Latest

Bill Ryder-Jones: Record deals, mental health and Merseyside

Blog by Roanne Wood under Artist Managers, Record Labels

Photo credit: Jack Prince

Bill Ryder-Jones, if you don’t know him already, is a singer songwriter from West Kirby, Merseyside. Perhaps best known for formerly being in The Coral, he is endeavouring in a new musical adventure after a short break. With signing a multi record deal to Domino Records, the future is looking bright. 

Bill has been and still is extremely busy touring, so we feel super lucky to have been able to gain some of his time for this interview.

He recently picked up The GIT Award back in May, Liverpool’s own version of the Mercury Award. We discuss how it feels to be championed at this level on his home turf and Bill’s involvement with Mental Health Awareness Week 2016.


Congratulations on winning the 2016 GIT award! How does it feel? 

Yeah! It feels really nice. It's nice enough to be recognised as a nominee and to win was unexpected, especially as the shortlist was so strong.

What does winning the award mean to you as a Merseyside musician?
I'm not sure being from Merseyside matters all that much. Obviously in an exclusively Mersey based award it does but generally, I think, in winning anything you should look to the content of the art rather than anything like geography.

You were up for nomination amongst a wide range of artists including many under the radar and completely unsigned acts. How do you feel winning the award will benefit you as you already have backing from a label and management?Yeah, I can't lie, I feel slightly strange about that. Make no mistake, I make very little money but yes, certainly the £1,000 would've gone a lot further for an unsigned act. I do however, plan on putting the prize money towards a studio I'm setting up on the Wirral. It's going to be the two guys who run War Room Records and myself and we'll certainly be doing our bit to support and give a hand to younger unsigned artists.

You’re clearly proud of being from the Wirral, having named your album after your primary school. Why do you think it’s important to be proud of where you’re from and put small towns on the map for other people?
I'm not sure it is all that important to be honest. Certainly there have been great people who've done great things but detested where they came from. I think with anything it's just important to be honest about things. I happen to love many things about the Wirral, I also happen to hate a lot about it. I think in all honesty, the assumption that I named the album West Kirby County Primary because I'm proud says a lot about Merseyside’s obsession with itself. Again, pride is healthy if it's genuine but certainly there's an element up here that are overly Mersey-centric. 

I guess the best way of saying what I mean without offending anyone is to say that music for me should deal with the universal issues and focusing on geography seems a little small minded.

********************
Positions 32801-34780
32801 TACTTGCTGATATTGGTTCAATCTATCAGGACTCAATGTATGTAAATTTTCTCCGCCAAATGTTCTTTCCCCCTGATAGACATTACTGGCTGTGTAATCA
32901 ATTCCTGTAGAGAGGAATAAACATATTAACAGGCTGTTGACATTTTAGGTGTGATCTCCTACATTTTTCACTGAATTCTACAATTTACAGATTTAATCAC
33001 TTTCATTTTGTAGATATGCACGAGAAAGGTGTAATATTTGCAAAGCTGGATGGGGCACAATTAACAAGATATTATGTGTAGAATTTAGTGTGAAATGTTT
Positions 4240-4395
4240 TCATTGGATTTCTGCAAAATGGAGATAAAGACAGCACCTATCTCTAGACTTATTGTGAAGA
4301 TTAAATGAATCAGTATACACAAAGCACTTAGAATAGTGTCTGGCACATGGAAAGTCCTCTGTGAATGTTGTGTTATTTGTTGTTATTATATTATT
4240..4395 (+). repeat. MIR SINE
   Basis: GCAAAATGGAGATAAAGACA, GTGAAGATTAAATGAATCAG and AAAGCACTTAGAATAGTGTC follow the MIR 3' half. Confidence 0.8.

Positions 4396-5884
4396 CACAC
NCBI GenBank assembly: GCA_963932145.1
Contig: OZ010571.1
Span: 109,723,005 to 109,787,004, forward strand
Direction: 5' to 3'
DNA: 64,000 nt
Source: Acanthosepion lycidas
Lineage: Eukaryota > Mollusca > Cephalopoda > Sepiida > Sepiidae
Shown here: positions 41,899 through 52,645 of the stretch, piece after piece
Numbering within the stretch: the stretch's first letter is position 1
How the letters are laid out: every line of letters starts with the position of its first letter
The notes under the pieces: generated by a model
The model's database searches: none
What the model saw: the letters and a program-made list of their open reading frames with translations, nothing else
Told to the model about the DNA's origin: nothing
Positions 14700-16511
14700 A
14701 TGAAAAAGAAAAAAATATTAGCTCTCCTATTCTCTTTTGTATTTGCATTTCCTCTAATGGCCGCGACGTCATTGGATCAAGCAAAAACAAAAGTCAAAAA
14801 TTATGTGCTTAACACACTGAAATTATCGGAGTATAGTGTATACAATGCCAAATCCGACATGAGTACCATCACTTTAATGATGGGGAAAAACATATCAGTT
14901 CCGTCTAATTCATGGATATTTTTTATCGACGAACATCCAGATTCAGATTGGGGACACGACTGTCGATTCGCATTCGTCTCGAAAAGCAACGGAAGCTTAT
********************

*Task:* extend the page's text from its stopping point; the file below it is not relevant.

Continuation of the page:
You essentially started again after The Coral. What was the transition to a solo career like?
Up and down really. I never intended to have a 'solo career' or to be a 'singer/songwriter'. In fact both those terms embarrass me slightly for some reason. I guess 'solo career' is the worst as it implies that I left my band to 'go solo' and that wasn't the case. I left for reasons completely separate to my decision to make music again. In fact there was 2 years after The Coral that I barely made any music.

You were recently part of a short film featured on Noisey for Mental Health Awareness Week 2016. How important is it for you to speak up about your issues with mental health?
Other than music, talking about those subjects is really one of the few things I care about. I'm careful not to overdo it though. I think mental illness is easily romanticized by publications and also by young people. Having said that, it's worth those things if you say something that helps someone understand their own situations. I firmly believe understanding and acceptance to be the most important steps for anyone trying to cope with issues.

What do you hope the music industry could achieve in the future with mental health and their artists?
I think musicians get an easy ride compared to other workers. It's accepted that many of us find music because of our struggles. There's of course pressures but I couldn't equate it to being in a job you hate and having issues. There's millions of people across this country struggling with themselves and their targets or deadlines or whatever. This thing shouldn't be separated into industries. That old thing about the industry and how you are closer to drugs etc. is complete shite. I know people in music who like to use to escape but they get their kicks the same way a lad working at a supermarket does.


Bill is writing at the moment and aims to get something new out early next year, but with the focus always being on quality, he is in no rush. We’re sure whatever he has in store will be worth waiting for! Here’s some links to keep up to date with what he’s up to.

www.billryderjones.co.uk
www.facebook.com/bryderjones
www.twitter.com/BRyderJones


ALSO READ:


Blossoms in Bloom

Pulled Apart By Horses: 9,419 Miles Across The World

PINS: Rehearsal Room Shows to Sold Out Gigs
 


Tags

bill ryder jones, the coral, the git award, mental health awareness week, domino records, west kirby county primary

 

Your Comments

Ditto announce the return of Ditto X: Meet The Music Industry with early bird half price tickets
Calling all Greater Manchester musicians & bands! Your chance to play the WOMEX 24 opening concert
AIM announce the return of Future Independents, the free music business conference aimed at emerging musicians, labels & entrepreneurs
Help Musicians & DJ Mag launch Electronic Music Award offering £3,000 grant
Youth Music's NextGen Fund returns with grants of up to £2,500
Closing soon! Apply to play Kendal Calling